• A board should carefully consider the incentives created by the fee arrangements agreed to with its financial advisor. Certainly, as the Chancery Court has repeatedly recognized, there are legitimate reasons for a board to agree to a pure success-based fee or for an engagement to provide that no fee or perhaps a nominal fee be payable in the event a transaction is not consummated.  Many potential transactions are explored with the assistance of financial advisors, and no board wants to pay a substantial fee if a transaction is not completed.  However, in circumstances in which a second financial advisor is retained to address a potential conflict, El Paso counsels that a board should be particularly mindful of the potential impact of fee arrangements agreed to with that financial advisor.
  • For financial advisors, already on guard after Vice Chancellor Laster’s opinion last year in the Del Monte case, the El Paso opinion counsels continued caution in considering sell-side conflicts. The Delaware Chancery Court judges appear to be subjecting financial advisors’ potential conflicts and the customary measures used to address those potential conflicts to increased scrutiny.  It is therefore important that a financial advisor carefully vet potential conflicts with its own counsel and keep its counsel updated on developments in the transaction process.  In addition, at the outset or in advance of an engagement, financial advisors and their counsel should work with boards and their advisors to put the financial advisors’ relationships and interests in perspective and to permit appropriate and well-informed deliberation by the board with the objective of arriving at sensible and practical approaches to the engagement.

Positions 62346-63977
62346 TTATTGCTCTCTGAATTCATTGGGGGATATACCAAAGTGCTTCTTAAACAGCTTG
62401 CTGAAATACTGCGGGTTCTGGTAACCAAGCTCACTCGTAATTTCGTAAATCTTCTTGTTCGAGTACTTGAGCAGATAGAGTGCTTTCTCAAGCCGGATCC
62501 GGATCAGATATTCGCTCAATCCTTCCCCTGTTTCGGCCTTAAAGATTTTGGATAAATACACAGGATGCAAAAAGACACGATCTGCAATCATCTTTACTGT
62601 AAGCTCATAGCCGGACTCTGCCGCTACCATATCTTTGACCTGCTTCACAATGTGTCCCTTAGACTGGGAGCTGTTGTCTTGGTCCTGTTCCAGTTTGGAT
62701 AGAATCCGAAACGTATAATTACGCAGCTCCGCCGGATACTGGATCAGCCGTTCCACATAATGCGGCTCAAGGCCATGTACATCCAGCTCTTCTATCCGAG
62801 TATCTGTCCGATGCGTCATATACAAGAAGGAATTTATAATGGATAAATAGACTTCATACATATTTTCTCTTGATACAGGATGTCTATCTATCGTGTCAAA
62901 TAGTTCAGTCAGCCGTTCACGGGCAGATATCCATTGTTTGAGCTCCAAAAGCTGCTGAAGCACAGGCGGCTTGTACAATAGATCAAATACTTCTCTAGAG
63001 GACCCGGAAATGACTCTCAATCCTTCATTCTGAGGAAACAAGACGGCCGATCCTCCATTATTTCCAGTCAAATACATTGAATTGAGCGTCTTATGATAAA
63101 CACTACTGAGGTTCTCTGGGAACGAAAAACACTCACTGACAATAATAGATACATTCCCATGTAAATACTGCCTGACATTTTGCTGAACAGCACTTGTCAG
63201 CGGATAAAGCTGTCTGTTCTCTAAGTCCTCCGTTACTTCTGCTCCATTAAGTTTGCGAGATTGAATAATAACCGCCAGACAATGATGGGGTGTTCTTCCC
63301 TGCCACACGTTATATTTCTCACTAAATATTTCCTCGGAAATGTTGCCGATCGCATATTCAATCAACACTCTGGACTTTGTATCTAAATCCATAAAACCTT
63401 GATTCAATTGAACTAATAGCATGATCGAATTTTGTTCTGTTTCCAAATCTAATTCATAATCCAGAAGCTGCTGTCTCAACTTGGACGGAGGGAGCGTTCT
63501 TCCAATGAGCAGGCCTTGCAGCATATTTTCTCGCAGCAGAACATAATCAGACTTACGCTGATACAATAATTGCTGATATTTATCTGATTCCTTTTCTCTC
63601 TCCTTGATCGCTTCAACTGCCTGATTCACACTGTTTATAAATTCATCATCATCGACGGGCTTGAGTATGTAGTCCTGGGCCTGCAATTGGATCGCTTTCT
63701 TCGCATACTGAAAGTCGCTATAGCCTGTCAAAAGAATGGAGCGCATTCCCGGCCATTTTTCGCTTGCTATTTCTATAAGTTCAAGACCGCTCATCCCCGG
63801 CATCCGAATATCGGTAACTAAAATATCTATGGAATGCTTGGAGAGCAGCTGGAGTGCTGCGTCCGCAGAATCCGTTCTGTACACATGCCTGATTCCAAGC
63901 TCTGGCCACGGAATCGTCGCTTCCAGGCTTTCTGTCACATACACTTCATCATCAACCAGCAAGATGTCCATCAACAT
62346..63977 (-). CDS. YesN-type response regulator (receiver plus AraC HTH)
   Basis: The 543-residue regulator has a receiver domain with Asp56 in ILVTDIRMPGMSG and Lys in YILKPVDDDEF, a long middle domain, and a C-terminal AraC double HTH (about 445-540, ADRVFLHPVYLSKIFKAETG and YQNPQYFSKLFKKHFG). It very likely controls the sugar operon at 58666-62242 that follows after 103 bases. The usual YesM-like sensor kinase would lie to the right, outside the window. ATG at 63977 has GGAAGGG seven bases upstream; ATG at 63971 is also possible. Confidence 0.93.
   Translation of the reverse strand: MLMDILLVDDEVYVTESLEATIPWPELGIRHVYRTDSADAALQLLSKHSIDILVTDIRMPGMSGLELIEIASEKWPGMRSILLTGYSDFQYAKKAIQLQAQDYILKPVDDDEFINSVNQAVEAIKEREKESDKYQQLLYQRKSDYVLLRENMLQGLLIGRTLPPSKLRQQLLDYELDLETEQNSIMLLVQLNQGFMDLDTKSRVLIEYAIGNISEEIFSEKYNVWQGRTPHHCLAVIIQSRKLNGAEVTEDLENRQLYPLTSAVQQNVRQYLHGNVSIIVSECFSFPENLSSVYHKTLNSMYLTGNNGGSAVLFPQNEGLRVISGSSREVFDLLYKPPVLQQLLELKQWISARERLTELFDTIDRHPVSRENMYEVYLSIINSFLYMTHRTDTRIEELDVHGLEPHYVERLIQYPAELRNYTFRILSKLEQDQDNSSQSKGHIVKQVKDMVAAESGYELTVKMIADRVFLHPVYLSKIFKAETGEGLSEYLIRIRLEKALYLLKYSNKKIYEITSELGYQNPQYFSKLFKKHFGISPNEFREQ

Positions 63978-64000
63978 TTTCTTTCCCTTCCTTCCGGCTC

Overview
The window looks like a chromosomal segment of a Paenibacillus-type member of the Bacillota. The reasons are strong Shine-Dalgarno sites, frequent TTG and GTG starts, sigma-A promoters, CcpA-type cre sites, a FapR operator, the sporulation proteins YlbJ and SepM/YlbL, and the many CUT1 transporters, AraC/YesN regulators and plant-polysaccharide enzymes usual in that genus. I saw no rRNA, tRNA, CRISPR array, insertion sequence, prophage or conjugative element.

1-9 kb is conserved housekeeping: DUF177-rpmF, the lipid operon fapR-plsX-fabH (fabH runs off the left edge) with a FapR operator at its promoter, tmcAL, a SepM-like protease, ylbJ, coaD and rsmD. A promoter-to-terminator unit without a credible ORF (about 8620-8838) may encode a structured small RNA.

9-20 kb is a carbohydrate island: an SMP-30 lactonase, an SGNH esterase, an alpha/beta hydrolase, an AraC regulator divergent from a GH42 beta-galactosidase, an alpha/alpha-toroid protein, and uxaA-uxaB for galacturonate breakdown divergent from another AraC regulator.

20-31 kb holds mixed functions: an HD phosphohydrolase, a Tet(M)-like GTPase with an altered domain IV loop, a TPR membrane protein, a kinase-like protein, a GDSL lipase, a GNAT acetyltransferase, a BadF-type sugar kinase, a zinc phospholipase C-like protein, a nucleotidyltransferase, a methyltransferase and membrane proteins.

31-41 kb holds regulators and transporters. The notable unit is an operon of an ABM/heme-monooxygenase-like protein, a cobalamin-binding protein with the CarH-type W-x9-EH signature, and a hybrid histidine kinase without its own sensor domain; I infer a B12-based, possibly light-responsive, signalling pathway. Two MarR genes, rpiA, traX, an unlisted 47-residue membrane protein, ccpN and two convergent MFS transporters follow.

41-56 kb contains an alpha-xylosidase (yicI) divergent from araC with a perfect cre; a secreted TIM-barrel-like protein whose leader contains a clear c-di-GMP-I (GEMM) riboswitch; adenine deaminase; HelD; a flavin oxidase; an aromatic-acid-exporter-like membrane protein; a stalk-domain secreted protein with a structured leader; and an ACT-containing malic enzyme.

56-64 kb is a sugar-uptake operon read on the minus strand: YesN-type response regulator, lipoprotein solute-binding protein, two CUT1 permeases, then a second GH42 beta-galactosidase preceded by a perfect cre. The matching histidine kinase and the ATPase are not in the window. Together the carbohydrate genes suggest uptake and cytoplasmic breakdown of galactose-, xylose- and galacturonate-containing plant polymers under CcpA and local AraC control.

[1] In re El Paso Corporation Shareholder Litigation, C.A. No. 6949-CS (Del. Ch. February 29, 2012).

[2] C.A. No. 7197-VCP (Del. Ch. February 29, 2012).